First things first-Our secret is that we get paid to do what we love-but it costs us. Sometimes dearly.
Woodworkers love working with wood. We love the smell of a fresh cut piece of pine on the table saw, we entertain ourselves figuring out complex wood grain patterns, we agonize over the best choice of grain for that upper entertainment center’s crown-it stares right at you. It has to be perfect. We stress over the best assembly and joinery technique for a particular cabinet. Will it meet budget? Will we get it done on time if we choose to make it the most perfect piece to try and please our client, or should we stick to the industry standard? Should we call the designer and ask? We apply the stain,watch as the wood grain speaks to us and it ‘pops’ right in front of our eyes. Wow! Then comes the finale, when the finished product comes to life after the clear coats are applied. It glows with an elegant warmth and makes our heart go pitter-patter. Its perfect! Or is it?
Creating and building takes skill and art, but in a way, that’s the easy part. Now that we have to deliver our masterpiece, and in many ways, that’s the hard part.
Will the client accept our choices? Will they be not just happy but thrilled with what we’ve built for them? Will it become a cherished family heirloom? Or, will our worst fears be realized? We are tense at this point. We’ve had sleepless nights, heartburn and agonizing over making the piece perfect. We make the delivery. This is the moment of truth. The first time the client sees the finished product, we are holding our breath. Then we see the smiles; they stare, and enjoy our work. This is the most magical moment in an artisan’s life. We feel their joy as well. But we don’t show it. It is about the client now, not us. All the energy put into the craftsmanship and quality pays off again when we deliver. We look over to see that the designer has started to breath too. Time to leave.
There is an artistic, human component to all of our design efforts, and in a successful piece that’s what shines through. We put our hearts into our work, hoping that the work will touch our client’s heart. A big box store can make a kitchen with robots faster and cheaper than any craftsperson. But robots don’t agonize over the grain, or whether the client will be pleased. Robots don’t use their hands and their heart, their skill and years of experience to create something, all the while hoping not only for a check but for the client’s joy; joy and pleasure in a piece which will be passed down through out the years.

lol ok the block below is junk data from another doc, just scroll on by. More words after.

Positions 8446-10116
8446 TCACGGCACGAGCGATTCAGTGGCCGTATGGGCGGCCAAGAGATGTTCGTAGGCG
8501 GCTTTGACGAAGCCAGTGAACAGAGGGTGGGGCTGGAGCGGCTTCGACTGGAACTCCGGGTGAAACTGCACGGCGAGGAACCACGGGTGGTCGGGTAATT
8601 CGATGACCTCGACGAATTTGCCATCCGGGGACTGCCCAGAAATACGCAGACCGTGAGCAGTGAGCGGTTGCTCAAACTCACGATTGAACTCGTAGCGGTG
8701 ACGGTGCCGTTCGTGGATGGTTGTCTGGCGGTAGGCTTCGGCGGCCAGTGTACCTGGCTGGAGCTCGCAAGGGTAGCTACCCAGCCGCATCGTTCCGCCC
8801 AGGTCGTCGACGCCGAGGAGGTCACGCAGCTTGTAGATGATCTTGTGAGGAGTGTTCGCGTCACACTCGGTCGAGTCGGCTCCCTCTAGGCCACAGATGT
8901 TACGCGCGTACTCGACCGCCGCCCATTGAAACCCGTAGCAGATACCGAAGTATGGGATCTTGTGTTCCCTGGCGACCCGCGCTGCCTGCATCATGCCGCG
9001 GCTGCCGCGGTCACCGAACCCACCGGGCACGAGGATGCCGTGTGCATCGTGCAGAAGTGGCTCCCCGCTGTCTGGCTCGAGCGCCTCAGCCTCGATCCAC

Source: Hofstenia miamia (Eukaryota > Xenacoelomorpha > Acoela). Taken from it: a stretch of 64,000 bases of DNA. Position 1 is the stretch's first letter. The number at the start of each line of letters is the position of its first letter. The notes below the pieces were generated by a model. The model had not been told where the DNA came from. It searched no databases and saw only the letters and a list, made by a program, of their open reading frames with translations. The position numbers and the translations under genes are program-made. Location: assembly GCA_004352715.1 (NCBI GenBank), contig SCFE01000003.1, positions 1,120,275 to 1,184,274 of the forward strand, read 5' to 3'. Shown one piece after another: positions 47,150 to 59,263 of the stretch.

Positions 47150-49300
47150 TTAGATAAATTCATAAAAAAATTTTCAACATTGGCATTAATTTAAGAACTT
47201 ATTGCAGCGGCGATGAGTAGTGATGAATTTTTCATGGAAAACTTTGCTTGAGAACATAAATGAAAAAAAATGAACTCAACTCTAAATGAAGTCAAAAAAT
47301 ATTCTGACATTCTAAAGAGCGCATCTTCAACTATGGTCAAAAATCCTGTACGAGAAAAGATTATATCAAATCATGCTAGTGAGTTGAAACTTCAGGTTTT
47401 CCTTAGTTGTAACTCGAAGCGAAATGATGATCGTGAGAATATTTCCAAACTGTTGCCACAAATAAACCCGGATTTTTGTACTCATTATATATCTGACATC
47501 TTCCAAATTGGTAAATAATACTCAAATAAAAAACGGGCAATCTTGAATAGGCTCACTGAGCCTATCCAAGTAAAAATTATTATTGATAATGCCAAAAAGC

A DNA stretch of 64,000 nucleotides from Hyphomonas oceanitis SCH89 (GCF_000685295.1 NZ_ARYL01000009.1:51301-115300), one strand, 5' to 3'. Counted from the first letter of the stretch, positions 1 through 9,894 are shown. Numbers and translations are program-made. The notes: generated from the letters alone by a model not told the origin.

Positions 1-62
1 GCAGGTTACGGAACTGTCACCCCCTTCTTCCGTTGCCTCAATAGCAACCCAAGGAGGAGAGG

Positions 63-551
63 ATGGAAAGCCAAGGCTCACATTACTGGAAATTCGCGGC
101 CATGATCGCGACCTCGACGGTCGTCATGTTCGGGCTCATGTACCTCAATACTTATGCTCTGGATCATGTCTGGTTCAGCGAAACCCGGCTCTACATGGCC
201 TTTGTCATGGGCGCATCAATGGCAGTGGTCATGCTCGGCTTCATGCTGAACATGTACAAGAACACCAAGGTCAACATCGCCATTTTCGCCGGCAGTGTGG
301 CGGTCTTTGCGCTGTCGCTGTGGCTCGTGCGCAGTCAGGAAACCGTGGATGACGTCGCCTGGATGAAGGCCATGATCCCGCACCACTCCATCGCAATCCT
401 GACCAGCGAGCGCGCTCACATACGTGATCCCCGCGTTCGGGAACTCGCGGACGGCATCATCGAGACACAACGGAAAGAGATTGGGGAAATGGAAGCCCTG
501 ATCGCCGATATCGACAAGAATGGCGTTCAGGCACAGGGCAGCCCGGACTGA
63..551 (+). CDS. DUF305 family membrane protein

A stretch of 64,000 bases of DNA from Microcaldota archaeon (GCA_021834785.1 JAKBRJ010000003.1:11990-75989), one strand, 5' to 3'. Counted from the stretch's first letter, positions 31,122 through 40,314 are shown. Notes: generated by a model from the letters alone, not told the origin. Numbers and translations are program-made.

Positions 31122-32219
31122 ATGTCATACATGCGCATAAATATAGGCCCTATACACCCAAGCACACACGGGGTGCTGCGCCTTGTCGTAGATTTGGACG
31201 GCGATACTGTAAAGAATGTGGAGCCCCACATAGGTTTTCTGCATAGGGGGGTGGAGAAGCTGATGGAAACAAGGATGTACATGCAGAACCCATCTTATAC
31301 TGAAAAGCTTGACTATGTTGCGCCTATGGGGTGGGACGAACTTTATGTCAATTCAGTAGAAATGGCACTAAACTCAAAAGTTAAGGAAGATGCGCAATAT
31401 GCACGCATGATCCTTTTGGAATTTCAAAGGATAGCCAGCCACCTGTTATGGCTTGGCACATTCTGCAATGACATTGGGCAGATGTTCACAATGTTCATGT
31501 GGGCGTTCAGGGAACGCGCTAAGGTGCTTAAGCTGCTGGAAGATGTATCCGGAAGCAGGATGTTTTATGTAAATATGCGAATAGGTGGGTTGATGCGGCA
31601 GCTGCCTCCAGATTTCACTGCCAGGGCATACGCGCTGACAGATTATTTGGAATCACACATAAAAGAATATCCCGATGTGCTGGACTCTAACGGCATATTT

Wood once was a living tree. When you bring that table or cabinet or bed into your living space, you are giving it a second life–a life of family meals, holiday gatherings, and everyday moments with the people you love. When you hire a craftsperson, he (she) is not just providing a table or cabinet or bed. You are collaborating with him to create a gathering place for your family, a home for your favorite pieces, a place of comfort and peace.
That’s our real secret. That is why we do what we do; because we love knowing in a sometimes chaotic, throw-away-world, that our work can bring you happiness.
Gerry Lamanski is an internationally known professional woodworker, cabinetmaker, inventor holding numerous patents and artist. In his 30 years in the design community he has designed and built residential, commercial and hotel furniture and fixtures. His most unique projects included a secret, hidden room in a Southwest art collector’s office, professional magician’s props and the interior of Willie Nelson’s private tour bus. Renowned for his Arizona Ranch Style designs he was named one of Phoenix Home and Garden’s “Master of the Southwest” for 2014. Working from his studio in Tempe, Arizona, Gerry continues to delight and surprise the design community with his innovative and timeless designs. In his spare time he serves on an advisory committee for a non profit helping veterans and fosters for a local dog rescue group. Should you have a challenging project you can reach him through his website www.arizonaranch.com.